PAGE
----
Focal plane vs leaf

Discussion in 'Medium Format & Large Format' started by nealjpage, Sep 5, 2007.

  1. nealjpage

    nealjpage multi format master in a film geek package

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    It occurred to me while I was doing a bit of reading that not all of the Graflox LF cameras came with focal plane shutters--I believe (if I remember correctly) that the Speed Graphic and the Crown Graphic had the focal plane and leaf shutters and the Super Graphic only had the leaf shutter. It got me to thinking: what's the use of the focal plane shutters on a LF camera? Don't the big studio cameras only have a in-lens leaf shutter? The leaf shutter also allows one to sync up with faster flashes, right? So why even include the focal plane as an option? Seems that it's just a recipe for disaster, especially if you trip the FP instead of the leaf or vice-versa. :confused:
     
  2. Steph

    Steph No longer a newbie, moving up!

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    My guess is that if you have a focal plane shutter you can use barrel lenses (lenses withtout built in leaf shutters).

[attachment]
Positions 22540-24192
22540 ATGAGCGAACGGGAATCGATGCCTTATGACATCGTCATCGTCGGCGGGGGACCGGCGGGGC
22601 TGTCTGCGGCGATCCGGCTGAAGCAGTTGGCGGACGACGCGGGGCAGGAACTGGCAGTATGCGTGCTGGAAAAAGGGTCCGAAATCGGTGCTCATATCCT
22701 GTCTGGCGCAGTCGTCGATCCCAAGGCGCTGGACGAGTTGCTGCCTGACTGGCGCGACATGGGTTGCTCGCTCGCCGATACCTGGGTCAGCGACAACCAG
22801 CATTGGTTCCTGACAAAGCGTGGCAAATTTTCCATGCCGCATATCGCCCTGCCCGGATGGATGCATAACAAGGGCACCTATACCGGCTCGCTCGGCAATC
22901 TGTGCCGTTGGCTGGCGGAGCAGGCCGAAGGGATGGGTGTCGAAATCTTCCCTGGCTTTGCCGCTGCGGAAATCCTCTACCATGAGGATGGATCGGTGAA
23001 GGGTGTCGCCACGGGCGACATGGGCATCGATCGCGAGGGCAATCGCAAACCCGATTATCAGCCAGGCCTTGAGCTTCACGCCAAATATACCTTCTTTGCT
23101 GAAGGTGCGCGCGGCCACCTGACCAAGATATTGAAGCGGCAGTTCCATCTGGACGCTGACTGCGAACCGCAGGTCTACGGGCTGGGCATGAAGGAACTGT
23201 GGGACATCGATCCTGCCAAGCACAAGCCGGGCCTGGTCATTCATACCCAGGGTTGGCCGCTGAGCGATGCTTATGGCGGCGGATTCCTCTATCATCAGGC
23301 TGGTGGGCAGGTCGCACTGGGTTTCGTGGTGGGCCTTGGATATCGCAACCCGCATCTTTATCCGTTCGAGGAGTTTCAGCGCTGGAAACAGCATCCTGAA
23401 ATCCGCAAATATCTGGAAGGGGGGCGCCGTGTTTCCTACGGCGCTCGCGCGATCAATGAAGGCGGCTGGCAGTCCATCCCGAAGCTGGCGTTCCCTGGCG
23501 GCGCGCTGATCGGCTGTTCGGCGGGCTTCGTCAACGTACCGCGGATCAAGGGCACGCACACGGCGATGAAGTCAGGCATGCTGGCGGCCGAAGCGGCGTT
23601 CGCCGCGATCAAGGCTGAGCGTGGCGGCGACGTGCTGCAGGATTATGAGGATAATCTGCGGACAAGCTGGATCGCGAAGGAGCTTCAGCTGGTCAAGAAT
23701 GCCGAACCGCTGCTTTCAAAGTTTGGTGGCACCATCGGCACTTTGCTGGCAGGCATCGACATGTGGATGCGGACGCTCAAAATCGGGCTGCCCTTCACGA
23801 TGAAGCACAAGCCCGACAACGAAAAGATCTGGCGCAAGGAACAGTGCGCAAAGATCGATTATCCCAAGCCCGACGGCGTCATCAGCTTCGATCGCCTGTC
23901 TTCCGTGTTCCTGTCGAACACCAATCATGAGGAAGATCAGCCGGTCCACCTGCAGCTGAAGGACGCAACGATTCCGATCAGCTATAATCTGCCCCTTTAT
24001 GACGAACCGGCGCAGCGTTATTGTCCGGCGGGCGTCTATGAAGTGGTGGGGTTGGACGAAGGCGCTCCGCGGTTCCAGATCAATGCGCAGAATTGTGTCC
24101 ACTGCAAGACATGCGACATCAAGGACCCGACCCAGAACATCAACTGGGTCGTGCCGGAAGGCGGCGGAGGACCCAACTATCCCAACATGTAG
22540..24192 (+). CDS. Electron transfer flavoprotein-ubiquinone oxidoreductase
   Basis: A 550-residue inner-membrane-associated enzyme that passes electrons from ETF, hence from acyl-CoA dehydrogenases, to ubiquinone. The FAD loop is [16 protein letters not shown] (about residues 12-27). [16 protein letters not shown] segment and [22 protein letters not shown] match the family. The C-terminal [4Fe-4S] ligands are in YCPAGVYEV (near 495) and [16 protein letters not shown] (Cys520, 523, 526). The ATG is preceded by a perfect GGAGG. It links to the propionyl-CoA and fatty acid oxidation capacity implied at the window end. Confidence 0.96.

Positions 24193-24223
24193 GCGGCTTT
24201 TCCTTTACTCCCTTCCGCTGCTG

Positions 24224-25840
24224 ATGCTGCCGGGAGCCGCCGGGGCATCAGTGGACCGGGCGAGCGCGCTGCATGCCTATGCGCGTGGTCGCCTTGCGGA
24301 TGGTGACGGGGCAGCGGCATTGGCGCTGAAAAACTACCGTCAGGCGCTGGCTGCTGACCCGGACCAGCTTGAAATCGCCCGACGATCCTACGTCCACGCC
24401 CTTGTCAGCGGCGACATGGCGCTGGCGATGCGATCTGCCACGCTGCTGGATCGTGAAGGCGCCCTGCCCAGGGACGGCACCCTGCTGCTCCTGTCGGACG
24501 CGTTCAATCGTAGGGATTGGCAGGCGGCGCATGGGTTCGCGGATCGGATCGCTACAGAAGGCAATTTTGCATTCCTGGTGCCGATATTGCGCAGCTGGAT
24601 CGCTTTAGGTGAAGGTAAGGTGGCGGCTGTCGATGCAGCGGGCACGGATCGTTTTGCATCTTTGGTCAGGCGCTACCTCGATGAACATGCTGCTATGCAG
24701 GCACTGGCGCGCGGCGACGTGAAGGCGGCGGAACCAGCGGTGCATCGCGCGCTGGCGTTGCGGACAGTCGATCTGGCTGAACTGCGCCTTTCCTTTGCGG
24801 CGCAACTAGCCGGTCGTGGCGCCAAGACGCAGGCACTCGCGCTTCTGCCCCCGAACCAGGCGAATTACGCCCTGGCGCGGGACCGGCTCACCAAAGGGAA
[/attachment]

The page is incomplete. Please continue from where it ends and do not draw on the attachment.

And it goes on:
3. Mitica100

    Mitica100 Moderator Staff Member Supporting Member

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    Sorry for being so late with this but... Steph is right, the FP shutters allowed for a wide variety of excellent barrell lenses to be used. The older LF cameras had either pneumatic shutters on the lenses or FP shutters. The older Graflex (RB Series D or Super D) had FP shutters which could be set on various speeds, some up to 1/1000th of a second. No pneumatic or mechanical shutters were capable of reaching that speed. Were such high shutter speeds absolutely necessary during those days when the film emulsions were quite slow? I think we all know the answer to that. ;) Nevertheless they were made that way. I have a Contessa Nettel Deckrullo (4x6 inch) with a FP shutter still functioning today, the camera was made before 1919. It has a top shutter speed of 1/2000. The FP shutters were simple, easy to build and repair.
     

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